“We did not foresee the drama of events, but we saw how events in Tunisia rippled out and we were mindful of the fact [that] things were changing, and so we prepared very carefully,” said Al Anstey, managing director of Al Jazeera English. “We sent teams to join our Cairo bureau and made sure that we were covered on the ground in other countries in the region so when the story unfolded we were ready to cover all angles.”

Al Jazeera’s powerful images of angry crowds and bloody morgues undercut the Egyptian regime’s self-serving arguments and stood in sharp contrast to the state-run TV channels, which promoted such a dishonest version of events that some of their journalists resigned in disgust. At least one popular TV talk-show presenter, Mahmoud Saad, was later seen being carried on the shoulders of triumphant demonstrators in Tahrir Square. While Al Jazeera was showing hundreds of thousands of people calling for the end of the regime, Egyptian TV showed humdrum scenes of traffic quietly passing by; when Al Jazeera reported hundreds of people queuing for bread and petrol, Egyptian TV showed happy shoppers with full fridges using footage filmed at an unknown time in the past.

During the uprising in Cairo, the Egyptian government systematically targeted Al Jazeera in an attempt to impede the network’s gathering and broadcasting of news. On Jan. 27 Al Jazeera Mubasher, the network’s live channel, was dropped by the government-run satellite transmission company, Nilesat. On Jan. 30, outgoing Egyptian Information Minister Anas al-Fiqi ordered the offices of all Al Jazeera bureaus in Egypt to be shut down and the accreditation of all network journalists to be revoked. At the height of the protests, Nilesat broke its contractual agreement with the network and stopped transmitting the signal of Al Jazeera’s Arabic channel — which meant viewers outside Egypt could only follow the channel on satellites not controlled by the Egyptian authorities. To the rescue came at least 10 other Arabic-language TV stations, which stepped in and offered to carry Al Jazeera’s content. “They just volunteered,” said Souag. “They were not paid, and we thanked them for that.”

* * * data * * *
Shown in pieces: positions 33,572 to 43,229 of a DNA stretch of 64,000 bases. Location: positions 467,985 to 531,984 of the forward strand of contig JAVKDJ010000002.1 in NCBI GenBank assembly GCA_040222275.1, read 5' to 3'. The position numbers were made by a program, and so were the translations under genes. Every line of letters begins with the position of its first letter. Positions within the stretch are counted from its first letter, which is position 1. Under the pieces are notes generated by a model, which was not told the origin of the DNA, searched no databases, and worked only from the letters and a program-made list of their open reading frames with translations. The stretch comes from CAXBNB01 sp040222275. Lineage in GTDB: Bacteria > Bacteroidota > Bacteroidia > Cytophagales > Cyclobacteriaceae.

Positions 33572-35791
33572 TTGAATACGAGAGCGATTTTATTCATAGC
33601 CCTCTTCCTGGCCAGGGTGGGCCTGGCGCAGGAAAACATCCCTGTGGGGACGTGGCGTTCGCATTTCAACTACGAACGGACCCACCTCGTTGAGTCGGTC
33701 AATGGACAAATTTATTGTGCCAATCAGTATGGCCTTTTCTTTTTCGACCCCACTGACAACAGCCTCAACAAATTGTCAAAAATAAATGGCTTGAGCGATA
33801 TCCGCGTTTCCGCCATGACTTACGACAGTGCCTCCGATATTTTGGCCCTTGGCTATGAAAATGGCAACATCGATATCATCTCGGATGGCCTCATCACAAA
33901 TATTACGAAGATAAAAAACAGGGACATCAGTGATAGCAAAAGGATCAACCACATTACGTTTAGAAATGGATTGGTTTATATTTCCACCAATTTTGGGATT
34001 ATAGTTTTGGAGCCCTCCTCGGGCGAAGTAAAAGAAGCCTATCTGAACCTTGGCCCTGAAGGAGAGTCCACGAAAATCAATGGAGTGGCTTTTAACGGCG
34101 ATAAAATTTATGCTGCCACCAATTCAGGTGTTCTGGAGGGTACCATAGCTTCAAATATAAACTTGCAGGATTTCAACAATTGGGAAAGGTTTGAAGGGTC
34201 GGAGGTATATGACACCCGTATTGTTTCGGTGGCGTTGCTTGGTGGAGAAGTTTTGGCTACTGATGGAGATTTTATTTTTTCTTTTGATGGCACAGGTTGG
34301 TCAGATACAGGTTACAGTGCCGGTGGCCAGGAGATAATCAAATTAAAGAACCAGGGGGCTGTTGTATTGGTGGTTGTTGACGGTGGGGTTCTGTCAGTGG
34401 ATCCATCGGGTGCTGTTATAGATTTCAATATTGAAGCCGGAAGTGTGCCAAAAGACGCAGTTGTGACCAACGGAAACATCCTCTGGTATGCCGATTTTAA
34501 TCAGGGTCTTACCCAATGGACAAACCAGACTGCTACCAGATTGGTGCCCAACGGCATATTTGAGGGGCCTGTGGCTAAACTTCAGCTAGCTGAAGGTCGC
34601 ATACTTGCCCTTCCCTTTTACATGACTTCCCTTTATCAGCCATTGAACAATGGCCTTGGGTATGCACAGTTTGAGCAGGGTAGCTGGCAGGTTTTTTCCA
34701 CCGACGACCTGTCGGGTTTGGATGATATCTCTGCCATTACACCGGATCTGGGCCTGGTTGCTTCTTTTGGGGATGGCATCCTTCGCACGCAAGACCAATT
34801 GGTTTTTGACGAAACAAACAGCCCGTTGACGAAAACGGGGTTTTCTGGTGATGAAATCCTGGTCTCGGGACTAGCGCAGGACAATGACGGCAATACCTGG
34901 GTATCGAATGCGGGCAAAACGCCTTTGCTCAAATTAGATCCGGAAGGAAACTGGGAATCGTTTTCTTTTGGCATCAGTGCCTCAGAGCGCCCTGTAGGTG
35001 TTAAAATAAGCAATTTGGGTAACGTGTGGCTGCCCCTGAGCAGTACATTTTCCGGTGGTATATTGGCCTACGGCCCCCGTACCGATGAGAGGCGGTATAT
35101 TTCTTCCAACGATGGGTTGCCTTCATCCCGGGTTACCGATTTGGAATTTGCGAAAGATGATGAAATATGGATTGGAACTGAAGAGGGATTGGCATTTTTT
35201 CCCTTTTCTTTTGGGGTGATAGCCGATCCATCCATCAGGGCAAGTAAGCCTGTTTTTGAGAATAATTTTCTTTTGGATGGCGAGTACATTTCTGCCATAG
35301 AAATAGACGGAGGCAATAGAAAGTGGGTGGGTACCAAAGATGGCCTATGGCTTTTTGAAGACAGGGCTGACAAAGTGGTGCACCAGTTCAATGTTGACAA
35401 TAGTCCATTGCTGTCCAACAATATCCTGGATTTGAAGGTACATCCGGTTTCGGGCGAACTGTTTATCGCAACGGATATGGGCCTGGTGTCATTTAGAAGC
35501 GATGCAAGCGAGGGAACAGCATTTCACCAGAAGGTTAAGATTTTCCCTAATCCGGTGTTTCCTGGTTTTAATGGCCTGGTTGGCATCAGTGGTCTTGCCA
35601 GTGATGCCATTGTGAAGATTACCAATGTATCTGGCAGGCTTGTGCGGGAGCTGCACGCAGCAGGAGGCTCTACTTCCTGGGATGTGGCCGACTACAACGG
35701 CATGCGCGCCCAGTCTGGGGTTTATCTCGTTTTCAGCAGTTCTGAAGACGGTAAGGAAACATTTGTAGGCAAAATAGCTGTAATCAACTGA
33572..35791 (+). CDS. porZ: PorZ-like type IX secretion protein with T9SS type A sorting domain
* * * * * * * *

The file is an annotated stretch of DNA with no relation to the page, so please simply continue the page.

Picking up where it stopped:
The next day, six Al Jazeera English journalists were briefly detained and then released, their camera equipment confiscated by the Egyptian military. On Feb. 3, two unnamed Al Jazeera English journalists were attacked by Mubarak supporters; three more were detained. On Feb. 4, Al Jazeera’s Cairo office was stormed and vandalized by pro-Mubarak supporters. Equipment was set on fire and the Cairo bureau chief and an Al Jazeera correspondent were arrested. Two days later, the Egyptian military detained another correspondent, Ayman Mohyeldin; he was released after nine hours in custody. The Al Jazeera website has also been under relentless cyberattack since the onset of the uprising.